THE National Union of Journalists (NUJ) has lashed out at remarks by Finance Minister Michael Noonan who claimed that investigating the Anglo tapes was “mucking around in Garda business”.
NUJ Irish Secretary Seamus Dooley said Mr Noonan’s apparent reference to the Irish Independent’s explosive revelations about the recordings – and his announcement of moves to investigate who leaked the tapes – saying the minister’s comments were “off the wall”.
Mr Noonan yesterday revealed that IBRC’s special liquidators have established an probe to determine the source of the tapes and it is understood that gardai may also be asked to investigate.
He said that he hadn’t made the decision to pursue the source of the tapes but took a swipe any investigation of the Anglo Tapes not conducted by the gardai.
Mr Dooley said Mr Noonan’s description of investigation journalism was “reflective of a degree of arrogance and ignorance on the part of a senior government minister”.
He said that “an already enraged pubic has been left reeling by the revelation that public funds are to be devoted to uncovering the source of the leak to the Irish Independent and the Sunday Independent rather than a public investigation which exposes the truth.”
He said the newspapers “have done a public service by revealing the contempt in which Anglo Irish Bank executives held not just the government but the Irish people and had acted responsibly in the manner in which the Anglo Tapes have been put in to the public domain.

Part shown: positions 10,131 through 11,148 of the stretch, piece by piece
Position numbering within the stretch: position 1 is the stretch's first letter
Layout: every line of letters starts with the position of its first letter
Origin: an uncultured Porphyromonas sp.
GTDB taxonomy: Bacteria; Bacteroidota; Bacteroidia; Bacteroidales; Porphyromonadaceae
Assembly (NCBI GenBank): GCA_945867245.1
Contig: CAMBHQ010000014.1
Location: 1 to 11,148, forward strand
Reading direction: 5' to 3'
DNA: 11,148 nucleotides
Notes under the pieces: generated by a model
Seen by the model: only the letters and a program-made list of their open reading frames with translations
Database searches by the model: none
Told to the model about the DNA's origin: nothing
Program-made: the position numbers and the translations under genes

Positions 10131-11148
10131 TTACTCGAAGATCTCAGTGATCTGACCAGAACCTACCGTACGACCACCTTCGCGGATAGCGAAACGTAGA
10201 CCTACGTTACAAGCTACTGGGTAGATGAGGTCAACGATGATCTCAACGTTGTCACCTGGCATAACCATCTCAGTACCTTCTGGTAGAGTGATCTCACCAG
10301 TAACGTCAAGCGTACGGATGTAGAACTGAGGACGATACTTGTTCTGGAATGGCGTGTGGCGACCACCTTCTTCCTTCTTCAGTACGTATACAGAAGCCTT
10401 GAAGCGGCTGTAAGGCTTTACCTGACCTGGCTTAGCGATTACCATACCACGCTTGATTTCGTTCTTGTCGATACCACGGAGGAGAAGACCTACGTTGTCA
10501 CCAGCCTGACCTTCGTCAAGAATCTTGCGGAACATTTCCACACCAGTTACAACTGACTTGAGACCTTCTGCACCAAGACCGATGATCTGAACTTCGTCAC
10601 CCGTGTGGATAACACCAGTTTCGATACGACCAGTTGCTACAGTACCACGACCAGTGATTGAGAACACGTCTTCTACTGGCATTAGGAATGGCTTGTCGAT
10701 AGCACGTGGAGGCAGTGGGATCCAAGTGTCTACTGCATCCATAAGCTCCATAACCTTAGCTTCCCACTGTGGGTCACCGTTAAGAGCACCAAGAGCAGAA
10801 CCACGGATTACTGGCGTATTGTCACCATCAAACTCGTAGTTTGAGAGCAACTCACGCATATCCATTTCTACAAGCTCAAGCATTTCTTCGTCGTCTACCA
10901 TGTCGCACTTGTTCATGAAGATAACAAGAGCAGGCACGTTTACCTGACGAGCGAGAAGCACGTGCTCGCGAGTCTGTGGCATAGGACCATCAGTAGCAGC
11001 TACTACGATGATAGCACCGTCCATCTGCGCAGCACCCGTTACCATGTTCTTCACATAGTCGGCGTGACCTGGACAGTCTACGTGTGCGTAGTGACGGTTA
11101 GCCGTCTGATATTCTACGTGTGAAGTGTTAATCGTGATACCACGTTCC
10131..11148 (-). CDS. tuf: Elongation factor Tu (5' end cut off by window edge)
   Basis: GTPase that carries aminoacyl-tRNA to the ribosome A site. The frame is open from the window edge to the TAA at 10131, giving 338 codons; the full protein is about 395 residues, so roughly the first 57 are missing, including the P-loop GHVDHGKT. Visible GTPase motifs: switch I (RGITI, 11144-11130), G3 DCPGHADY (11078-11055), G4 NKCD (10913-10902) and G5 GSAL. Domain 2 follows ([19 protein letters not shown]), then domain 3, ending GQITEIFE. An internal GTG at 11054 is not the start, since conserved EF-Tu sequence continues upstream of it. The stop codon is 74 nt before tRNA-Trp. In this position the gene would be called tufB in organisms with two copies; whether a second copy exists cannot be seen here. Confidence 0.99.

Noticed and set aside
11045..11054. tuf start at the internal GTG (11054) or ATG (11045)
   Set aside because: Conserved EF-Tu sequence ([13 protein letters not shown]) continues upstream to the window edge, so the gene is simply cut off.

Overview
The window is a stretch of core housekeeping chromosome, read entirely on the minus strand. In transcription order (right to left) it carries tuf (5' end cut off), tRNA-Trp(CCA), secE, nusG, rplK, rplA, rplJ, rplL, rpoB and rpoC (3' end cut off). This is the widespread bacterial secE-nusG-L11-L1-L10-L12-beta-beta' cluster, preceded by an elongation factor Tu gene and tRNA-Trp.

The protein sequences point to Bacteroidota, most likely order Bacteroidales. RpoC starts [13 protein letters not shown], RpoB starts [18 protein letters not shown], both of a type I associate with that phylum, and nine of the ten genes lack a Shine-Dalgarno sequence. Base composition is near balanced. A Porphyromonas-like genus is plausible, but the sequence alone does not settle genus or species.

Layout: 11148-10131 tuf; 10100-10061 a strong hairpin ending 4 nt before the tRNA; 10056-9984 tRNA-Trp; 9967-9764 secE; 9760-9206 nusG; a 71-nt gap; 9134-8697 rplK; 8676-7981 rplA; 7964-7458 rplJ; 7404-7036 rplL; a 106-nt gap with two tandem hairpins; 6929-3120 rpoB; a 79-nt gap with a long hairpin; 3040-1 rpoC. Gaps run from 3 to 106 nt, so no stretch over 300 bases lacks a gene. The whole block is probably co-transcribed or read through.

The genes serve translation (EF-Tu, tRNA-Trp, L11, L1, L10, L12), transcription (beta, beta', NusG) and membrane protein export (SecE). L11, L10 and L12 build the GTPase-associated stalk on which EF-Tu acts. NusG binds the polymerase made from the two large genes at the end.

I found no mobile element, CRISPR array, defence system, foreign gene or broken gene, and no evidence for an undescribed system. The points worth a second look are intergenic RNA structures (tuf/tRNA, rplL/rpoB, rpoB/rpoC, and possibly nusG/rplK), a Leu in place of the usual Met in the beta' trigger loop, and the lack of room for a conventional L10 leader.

“The tapes reveal uncomfortable truths, the essence of public interest journalism”, he said, continuing: “In the world inhabited by Mr Noonan only state authorities would appear to have the right to ask questions, to shine a light into dark corners, to seek the truth.”
The Anglo Tapes were released by the Irish Independent and Independent.ie last week. The contents of the tapes caused international headlines and have prompted calls for a banking inquiry.
According to Mr Dooley, the argument that only gardai investigate wrongdoing is an insult to the work of investigative journalists in the print and broadcast media.
He said: “Without the ‘messing around’ of Veronica Guerin we would not have had the Criminal Assets Bureau, without the ‘messing around’ of George Lee and Charlie Bird the wrong doing at the National Irish Bank would not have been exposed, without ‘Prime Time Investigates’ we would never have known about the vile abuse at Leas Cross Nursing Home.”
He pointed out that Veronica Guerin and, in Northern Ireland Martin O’Hagan, have paid the ultimate price for their public interest journalism.
Mr Dooley said it is “ironic” that Mr Noonan had commented only hours after publication of the Protected Disclosures Bill 2013, also known as the Whistleblowing Bill.
He said: “If this government is committed to open public administration Mr Noonan and his colleagues must recognise that the essence of open government is genuine transparency complemented by a free media.”